Statistical Relational Learning and Social Network Analysis


Simon Fraser University


Summer 2008


Instructor: Oliver Schulte


List of Readings


  1. Week 1 and 2. Background: Relational Databases, Feature Vector Classification.

o          Getoor on why relational learning cannot just "flatten" the relational database into a single table: From Dissertation, Stanford U 2002.

o          Another introductory discussion of this point appears in "ILP for Knowledge Discovery in Databases", S. Wrobel, Sections 4.1-4.2, in "Relational Data Mining", Springer2 2001. I can't seem to find an electronic version of this piece.

a.        Overheads on Relational Models and Notation.

    1. Overheads on decision tree learning.
    2. Software: CI Space, Decision Tree Applet or The AI Exploratorium. These are applets that allow you to run decision tree learner and explore datasets. I suggest you play around with at least one data set to get a feel for the learning algorithms.
  1. Multi-relational Classification: Propositionalization and ILP.
    1. The FOIL ILP system. Overview from Inductive Logic Programming, Techniques and Applications, Lavrac and Dzeroski, 1994. The whole book is available at Software: FOIL .
    2.  Data Mining in Social Networks, Neville and Jensen. Symposium on Dynamic Social Network Modeling and Analysis. National Academy of Sciences. November 7-9, 2002. Washington, DC: National Academy Press. Software: PROXIMITY.
    3. Multi-Relational Data Mining, An Introduction, Dzeroski, SigKDD 2003.
  2. Multi-relational Model Building.
    1. Background: Bayes Nets. Software: CIspace.

                                                                     i.       E. Charniak, 1991. "Bayesian Networks without Tears", AI magazine.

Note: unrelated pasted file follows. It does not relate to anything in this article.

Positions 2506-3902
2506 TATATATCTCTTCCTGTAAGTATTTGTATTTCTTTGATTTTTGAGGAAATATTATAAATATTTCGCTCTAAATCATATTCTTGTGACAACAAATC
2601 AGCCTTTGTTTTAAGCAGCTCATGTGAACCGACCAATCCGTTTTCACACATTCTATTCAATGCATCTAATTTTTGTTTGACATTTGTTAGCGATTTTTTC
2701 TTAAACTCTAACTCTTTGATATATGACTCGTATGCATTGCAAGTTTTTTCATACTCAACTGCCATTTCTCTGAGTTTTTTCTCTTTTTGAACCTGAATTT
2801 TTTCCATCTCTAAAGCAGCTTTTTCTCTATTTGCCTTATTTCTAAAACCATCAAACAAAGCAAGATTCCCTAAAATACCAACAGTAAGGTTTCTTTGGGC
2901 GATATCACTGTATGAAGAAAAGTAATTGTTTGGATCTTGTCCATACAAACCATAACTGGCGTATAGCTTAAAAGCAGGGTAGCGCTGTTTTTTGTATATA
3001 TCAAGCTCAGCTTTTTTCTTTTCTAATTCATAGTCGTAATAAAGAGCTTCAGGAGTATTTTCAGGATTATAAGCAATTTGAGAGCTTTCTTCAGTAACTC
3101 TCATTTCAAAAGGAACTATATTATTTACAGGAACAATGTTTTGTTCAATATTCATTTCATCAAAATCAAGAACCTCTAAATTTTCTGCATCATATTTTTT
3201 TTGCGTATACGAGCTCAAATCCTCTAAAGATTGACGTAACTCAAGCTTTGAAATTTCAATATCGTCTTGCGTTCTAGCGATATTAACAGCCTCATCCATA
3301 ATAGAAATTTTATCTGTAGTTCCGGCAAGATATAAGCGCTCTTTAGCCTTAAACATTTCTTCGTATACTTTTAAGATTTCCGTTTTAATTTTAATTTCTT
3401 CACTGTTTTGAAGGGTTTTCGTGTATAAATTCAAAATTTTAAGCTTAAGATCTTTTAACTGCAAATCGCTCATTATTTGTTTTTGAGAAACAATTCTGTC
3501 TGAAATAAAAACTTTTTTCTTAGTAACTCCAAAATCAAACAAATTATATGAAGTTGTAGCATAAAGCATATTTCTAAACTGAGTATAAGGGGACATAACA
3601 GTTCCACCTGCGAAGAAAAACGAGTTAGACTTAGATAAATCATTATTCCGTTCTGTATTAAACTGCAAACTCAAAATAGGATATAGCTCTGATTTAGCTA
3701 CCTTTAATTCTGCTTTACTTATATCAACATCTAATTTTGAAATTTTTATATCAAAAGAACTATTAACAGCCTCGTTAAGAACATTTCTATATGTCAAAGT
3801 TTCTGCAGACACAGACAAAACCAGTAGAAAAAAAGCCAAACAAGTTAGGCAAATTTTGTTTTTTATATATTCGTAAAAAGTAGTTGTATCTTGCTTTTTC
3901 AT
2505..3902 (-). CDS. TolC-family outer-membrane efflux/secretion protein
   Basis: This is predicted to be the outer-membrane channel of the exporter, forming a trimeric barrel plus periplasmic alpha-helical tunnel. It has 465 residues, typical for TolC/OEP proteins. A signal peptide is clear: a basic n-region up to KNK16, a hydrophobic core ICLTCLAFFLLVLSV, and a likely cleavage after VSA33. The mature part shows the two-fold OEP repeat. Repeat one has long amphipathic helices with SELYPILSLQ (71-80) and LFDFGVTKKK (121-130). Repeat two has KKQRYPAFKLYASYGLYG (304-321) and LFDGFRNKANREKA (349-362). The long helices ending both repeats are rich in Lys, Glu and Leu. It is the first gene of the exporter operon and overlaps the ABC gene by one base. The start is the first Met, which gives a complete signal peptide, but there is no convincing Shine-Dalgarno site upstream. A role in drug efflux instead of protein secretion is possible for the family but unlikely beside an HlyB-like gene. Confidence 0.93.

ii.       Read through Kevin Murphy's Intro . Don't worry if you don'•t understand all the details.

    1. Learning Probabilistic Relational Models, Getoor et al., 2001.
  1. Social Network Analysis: Introductions and Overview.
    1. Software: JUNG-check out the demos, like the ranking demo. For other software, see . Pajek is a commonly used tool.
    2. Intro on the Web: What is Social Network Analysis? and Basic Concepts in Social Network Analysis .
    3. Introductory Survey: Different Aspects of Social Network Analysis, Mohsen Jamali and Hassan Abolhassani, IEEE/WIC/ACM conference on Web Intelligence 2006. Official Link is
    4. Computational Introduction to Basic Concepts: Introduction to the Formal Analysis of Social Networks Using Mathematica, Luis Izquierdo and Robert Hanneman, Wolfram Library Archive.
    5. Introduction to Complex Networks: M. E. J. Newman, The structure and function of complex networks, SIAM Reviews, 45(2): 167-256, 2003 Newman.pdf . Let's read Sections I,II and III and Section VII, pages 30-35 (total 26 pages).
  2. Current Research in Network Analysis and Data Mining in Networks
    1. D. Kempe, J. Kleinberg, E. Tardos, Maximizing the spread of influence through a social network, KDD'03.
    2. J. Kleinberg. The small-world phenomenon: An algorithmic perspective. Proc. 32nd ACM Symposium on Theory of Computing, 2000. Also appears as Cornell Computer Science Technical Report 99-1776 (October 1999). I highly recommend that you watch at least part of his invited talk on SNA at .
    3. Link Mining – a survey. Getoor and Diehl, SIGKDD 2005.
    4. G.W. Flake, S. Lawrence, and C.L. Giles. Efficient identification of web communities. Proc. of the 6th International Conference on Knowledge Discovery and Data Mining (KDD), 2000.
      As a further reference (optional for this course), a more rigorous follow-up paper by Flake is available on-line:
      Graph Clustering and Minimum Cut Trees, Internet Mathematics Vol. 1, No. 4: 385-40. Gary William Flake, Robert E. Tarjan, and Kostas Tsioutsiouliklis, 2004.
  3. General SR Framework: Markov Logic Networks: A Unifying Framework for SR learning. Software: ALCHEMY.